Notice something different about your Google search results? If you’re searching from a desktop you may notice there are no longer any ads on the right hand side of the page. What happened, and what does this mean for pharma marketers?
Notice something different about your Google search results? They might look the same at first glance but if you’re searching from a desktop you may notice there are no longer any ads on the right hand side of the page. On February 19th Google quietly rolled out a major change to retire the right hand rail ads on desktop. The reason provided was that they want to mimic the experience users get on mobile devices.
Previous Search Results Page
New Search Results Page
Some other important notes about this update:
- Product listing ads and knowledge panels may still appear on the right hand rails.
- Desktop and tablets may sometimes serve a maximum of 4 ads above the organic search results instead of the previous maximum of 3. This is limited however only to highly commercial keywords.
- The ads that were positioned on the right rail aren’t completely gone, some have moved to the bottom of the page.
- Reintroduction of 2-line sitelinks and depreciation of non-brand 2-expanded sitelinks on desktop.
This change comes at a time when we’re seeing a rapidly rising growth rate in mobile searches at the cost of a decline in desktop users. According to Google, in Q4 2015 52% of all healthcare related queries on their platform came from mobile devices while an additional 7% came from tablets . What this means is that with mobile & tablet now consisting of more than half the searches and with this trend continuing on an upward trajectory the reality is that this will only affect a minority segment of the traffic from SEM campaigns and that number will continue to decrease as this shift in device usage continues to trend away from desktops.
Also of note, this does not impact how ads serve on the Google search partners network. Among Klick clients, the partners network accounts for 23% of Google search traffic which may not seem like a large number on its own but it’s only one of a few components that segment how much of the traffic is actually going to be impacted which makes it a pretty significant contributor.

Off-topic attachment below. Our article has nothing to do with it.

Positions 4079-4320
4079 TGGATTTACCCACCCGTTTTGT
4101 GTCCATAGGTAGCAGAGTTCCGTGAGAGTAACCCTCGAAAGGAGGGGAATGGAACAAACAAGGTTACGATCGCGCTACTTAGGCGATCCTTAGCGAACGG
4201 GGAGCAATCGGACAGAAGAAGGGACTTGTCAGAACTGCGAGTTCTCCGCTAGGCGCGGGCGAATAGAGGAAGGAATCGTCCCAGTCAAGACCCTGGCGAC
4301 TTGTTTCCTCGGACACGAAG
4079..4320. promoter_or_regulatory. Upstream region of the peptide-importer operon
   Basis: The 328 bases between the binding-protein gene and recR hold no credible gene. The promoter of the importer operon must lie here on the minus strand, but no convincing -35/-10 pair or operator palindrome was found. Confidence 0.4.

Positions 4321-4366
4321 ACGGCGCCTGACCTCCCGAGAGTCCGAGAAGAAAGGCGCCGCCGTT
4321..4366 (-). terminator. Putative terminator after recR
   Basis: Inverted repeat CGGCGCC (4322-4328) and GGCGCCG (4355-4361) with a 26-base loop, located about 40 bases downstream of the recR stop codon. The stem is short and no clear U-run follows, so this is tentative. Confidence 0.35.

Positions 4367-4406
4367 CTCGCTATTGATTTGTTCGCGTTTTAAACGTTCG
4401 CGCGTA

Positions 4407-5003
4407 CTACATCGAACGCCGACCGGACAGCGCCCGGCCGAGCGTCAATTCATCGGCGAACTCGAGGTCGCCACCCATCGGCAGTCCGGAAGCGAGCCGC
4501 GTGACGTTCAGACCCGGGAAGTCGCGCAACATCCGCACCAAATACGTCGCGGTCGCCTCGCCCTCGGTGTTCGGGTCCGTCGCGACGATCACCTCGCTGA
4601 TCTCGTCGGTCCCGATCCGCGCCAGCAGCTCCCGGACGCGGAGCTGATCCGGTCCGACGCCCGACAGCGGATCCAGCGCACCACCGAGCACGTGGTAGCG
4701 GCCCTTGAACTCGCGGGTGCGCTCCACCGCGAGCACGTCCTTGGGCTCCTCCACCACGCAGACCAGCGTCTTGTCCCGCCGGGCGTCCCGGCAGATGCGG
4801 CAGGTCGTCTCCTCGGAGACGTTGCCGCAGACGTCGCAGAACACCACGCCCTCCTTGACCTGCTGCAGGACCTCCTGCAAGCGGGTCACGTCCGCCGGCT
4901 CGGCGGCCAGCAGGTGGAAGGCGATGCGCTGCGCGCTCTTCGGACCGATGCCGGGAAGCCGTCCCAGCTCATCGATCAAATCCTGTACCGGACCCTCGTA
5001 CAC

In order to look at the impact so far to-date, Klicks top 3 spending clients were analyzed as they have the most significant sample size of data to work with:
Keep in mind that the post-change results only includes 3 full days’ worth of data most of which were on a weekend where it’s normal to see fluctuations in how campaigns perform compared to week days. Take this data as very preliminary and better insights will be available after several weeks of data can be accumulated. With that said, here’s what can be gathered from this:
- The ads that are impacted by this are not significant contributors to the traffic generated by the entire Google AdWords SEM program.
- In theory this change could prompt other advertisers to be more aggressive in pursuit of the top of results listings. That could mean higher CPCs and bidding wars to retain those positions. While we are seeing higher CPCs, it’s too soon to jump to any conclusions because it’s a small sample size we’re working with.
- Whether ads appear at the right rail of the search page or bottom appears to make little to no difference in the probability of a user to click through.
Klick Health Recommendation
Prior to this change Klick has always adopted a data driven approach to managing SEM campaigns. Depending on each client’s needs and goals, Klick optimizes ad positioning based on performance. This will not change. If an ad did not warrant serving in a top position prior to the change, then this change doesn’t mean it suddenly should. For ads which did warrant top positioning and may now have to engage in bidding wars to retain said position we’ll continue to monitor data and establish our point of diminishing returns to evaluate if we should engage in those battles and to what extent.
Despite owning the largest slice of the market share pie among search engines, Google isn’t the only player on the field. Klick already practices the art of evaluating performance and allocating investments on a performance basis across multiple vendors including Bing and Yahoo!. If this change has a significant impact on Google results and warrants shifting investment towards other vendors, that will be monitored and executed on accordingly.
If you have any further questions or would like to discuss in more detail please reach out to your Klick representatives as our SEM team is ready and waiting to provide additional support on this.